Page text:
The Belgian Classics

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Belgian Classics…

It’s nearly time for the Spring Classics, which kick off in Belgium on Saturday 2nd March with Omloop Het Nieuwsblad, and then Kuurne-Bruxelles-Kuurne the following day. Later in the month (after a detour to Italy for Strade Bianchi and Milan-San Remo), we are back in Belgium for E3 Harelbeke and Gent-Wevelgem. April races come thick and fast – Dwars Door Vlaanderen, Tour of Flanders (Ronde van Vlaanderen), Scheldeprijs, Brabantse Pijl, Flèche Wallonne and Liege-Bastogne-Liege. Mixed in are trips to France for Paris Roubaix and Tro-Bro Leon, and the Netherlands for Amstel Gold. The finale takes place in Italy with Il Lombardia.

Anyway, back to Belgium. I try to provide informative and useful articles on this blog based on my own experimentation and testing. Selflessly, I am doing that again with this post, which compares the merits of different Belgian Classics – the Belgian Bun! I see this as an important public service – it’s absolutely nothing to do with finding an excuse to eat as many buns as possible.

For those that don’t know, the Belgian Bun is the king of all buns. It is a sweet bun containing raisins, maybe some candied fruit chunks, and is covered in white icing, with half a glacé cherry on top. Note it is not a cake as it’s made from dough. They generally contain around 400kcalories, around 10% fat, 60% carb (40% sugar) and quite a lot of salt. Happily, there is some protein in there if you are desperate for a positive excuse!

I have tried samples from Greggs, Aldi, Tesco, Coop and M&S (like I said, I’m selfless). When you settle down to watch the racing here’s your guide to the best bun to accompany your coffee (or Belgian Beer, if you are that way inclined).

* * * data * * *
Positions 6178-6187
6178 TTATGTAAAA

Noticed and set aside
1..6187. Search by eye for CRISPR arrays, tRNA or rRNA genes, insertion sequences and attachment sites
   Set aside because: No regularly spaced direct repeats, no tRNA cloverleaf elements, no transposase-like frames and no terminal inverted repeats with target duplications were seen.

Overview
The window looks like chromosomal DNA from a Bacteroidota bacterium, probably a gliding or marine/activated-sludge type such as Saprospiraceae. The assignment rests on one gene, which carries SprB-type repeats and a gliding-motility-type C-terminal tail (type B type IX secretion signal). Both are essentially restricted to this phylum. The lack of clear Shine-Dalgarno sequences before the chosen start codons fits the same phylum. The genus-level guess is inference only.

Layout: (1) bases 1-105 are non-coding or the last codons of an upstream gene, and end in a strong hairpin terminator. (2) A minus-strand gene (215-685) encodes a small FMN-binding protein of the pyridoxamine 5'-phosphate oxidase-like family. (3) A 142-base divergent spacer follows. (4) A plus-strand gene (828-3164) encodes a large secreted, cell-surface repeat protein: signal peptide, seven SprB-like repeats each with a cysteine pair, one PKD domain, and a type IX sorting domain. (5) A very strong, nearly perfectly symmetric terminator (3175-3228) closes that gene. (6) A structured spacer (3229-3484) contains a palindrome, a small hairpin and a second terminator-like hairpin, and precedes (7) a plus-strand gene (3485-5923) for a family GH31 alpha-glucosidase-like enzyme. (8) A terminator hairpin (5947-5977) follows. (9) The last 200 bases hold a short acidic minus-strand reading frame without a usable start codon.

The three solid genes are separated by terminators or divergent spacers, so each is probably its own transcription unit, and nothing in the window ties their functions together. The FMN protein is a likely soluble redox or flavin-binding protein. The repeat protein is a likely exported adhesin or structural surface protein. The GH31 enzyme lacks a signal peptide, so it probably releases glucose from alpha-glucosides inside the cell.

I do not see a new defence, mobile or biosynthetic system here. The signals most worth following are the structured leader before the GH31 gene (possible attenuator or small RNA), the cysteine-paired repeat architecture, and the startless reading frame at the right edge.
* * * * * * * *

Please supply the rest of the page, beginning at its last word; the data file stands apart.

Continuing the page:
Marks & Spencers – 3.5 out of 5 stars

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This is not just any Belgian Bun, this is an M&S Belgian Bun! It is very fruity, with raisins and chunks of candied orange. In fact, it tastes very much like a hot-cross bun – a bit too much really. The bread is firm but not hard and the bun is well-shaped. The icing is thick, sweet and really very good, with no real fondant aftertaste.

Coop – 4 out of 5 stars

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Another bun with lots of raisins and a good, firm texture. Not so much of a citrus flavour but that’s no bad thing. The icing is not quite as thick but is sweet with no aftertaste. A great bun and comes in a pack of two – what’s not to love!

Greggs – 2 out of 5 stars

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Misshapen and slightly hard bun. The icing is very sickly and leaves a fondant aftertaste. Not one for me I’m afraid.

Aldi – 4 out of 5 stars

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Another pack of two, the Aldi buns seem to be slightly taller. They also seem to have slightly less raisins than the others and a very sweet icing, but the whole thing seems to work well.

Tesco – 5 out of 5 stars

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My favourite. The bun seems to have a hint of lemon flavour to it, and a nice selection of raisins and sultanas. The icing is thick but not too sickly and the whole thing is well-shaped and comes in a pack of two. My go-to treat when settling down to watch the racing after a weekend ride.

Of course, if you are interested in the real Belgian/Spring/Cobbled Classics then head over to the blog at ProcyclingUK

New Season